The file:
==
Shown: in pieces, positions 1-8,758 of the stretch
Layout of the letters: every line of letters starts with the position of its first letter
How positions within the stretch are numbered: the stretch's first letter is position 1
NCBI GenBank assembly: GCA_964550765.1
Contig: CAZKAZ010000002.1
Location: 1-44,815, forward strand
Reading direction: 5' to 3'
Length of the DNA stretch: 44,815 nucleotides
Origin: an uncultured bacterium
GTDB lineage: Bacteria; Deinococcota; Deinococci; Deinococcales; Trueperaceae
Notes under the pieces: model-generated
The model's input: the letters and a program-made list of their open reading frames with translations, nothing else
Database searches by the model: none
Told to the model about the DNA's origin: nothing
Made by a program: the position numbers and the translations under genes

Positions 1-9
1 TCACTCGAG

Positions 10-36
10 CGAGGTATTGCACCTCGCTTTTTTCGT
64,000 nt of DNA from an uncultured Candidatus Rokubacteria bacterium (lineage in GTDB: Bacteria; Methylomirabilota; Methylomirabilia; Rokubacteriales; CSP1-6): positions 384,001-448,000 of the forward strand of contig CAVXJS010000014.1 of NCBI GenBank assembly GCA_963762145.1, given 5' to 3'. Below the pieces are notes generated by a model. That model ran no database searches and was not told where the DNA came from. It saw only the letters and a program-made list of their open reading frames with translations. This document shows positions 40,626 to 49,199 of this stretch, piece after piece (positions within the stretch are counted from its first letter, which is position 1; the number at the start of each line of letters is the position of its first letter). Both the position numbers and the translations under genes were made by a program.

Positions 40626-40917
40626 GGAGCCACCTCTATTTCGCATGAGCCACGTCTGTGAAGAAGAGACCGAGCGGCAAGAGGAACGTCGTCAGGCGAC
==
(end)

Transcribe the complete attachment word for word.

Shown: in pieces, positions 1-8,758 of the stretch
Layout of the letters: every line of letters starts with the position of its first letter
How positions within the stretch are numbered: the stretch's first letter is position 1
NCBI GenBank assembly: GCA_964550765.1
Contig: CAZKAZ010000002.1
Location: 1-44,815, forward strand
Reading direction: 5' to 3'
Length of the DNA stretch: 44,815 nucleotides
Origin: an uncultured bacterium
GTDB lineage: Bacteria; Deinococcota; Deinococci; Deinococcales; Trueperaceae
Notes under the pieces: model-generated
The model's input: the letters and a program-made list of their open reading frames with translations, nothing else
Database searches by the model: none
Told to the model about the DNA's origin: nothing
Made by a program: the position numbers and the translations under genes

Positions 1-9
1 TCACTCGAG

Positions 10-36
10 CGAGGTATTGCACCTCGCTTTTTTCGT
64,000 nt of DNA from an uncultured Candidatus Rokubacteria bacterium (lineage in GTDB: Bacteria; Methylomirabilota; Methylomirabilia; Rokubacteriales; CSP1-6): positions 384,001-448,000 of the forward strand of contig CAVXJS010000014.1 of NCBI GenBank assembly GCA_963762145.1, given 5' to 3'. Below the pieces are notes generated by a model. That model ran no database searches and was not told where the DNA came from. It saw only the letters and a program-made list of their open reading frames with translations. This document shows positions 40,626 to 49,199 of this stretch, piece after piece (positions within the stretch are counted from its first letter, which is position 1; the number at the start of each line of letters is the position of its first letter). Both the position numbers and the translations under genes were made by a program.

Positions 40626-40917
40626 GGAGCCACCTCTATTTCGCATGAGCCACGTCTGTGAAGAAGAGACCGAGCGGCAAGAGGAACGTCGTCAGGCGAC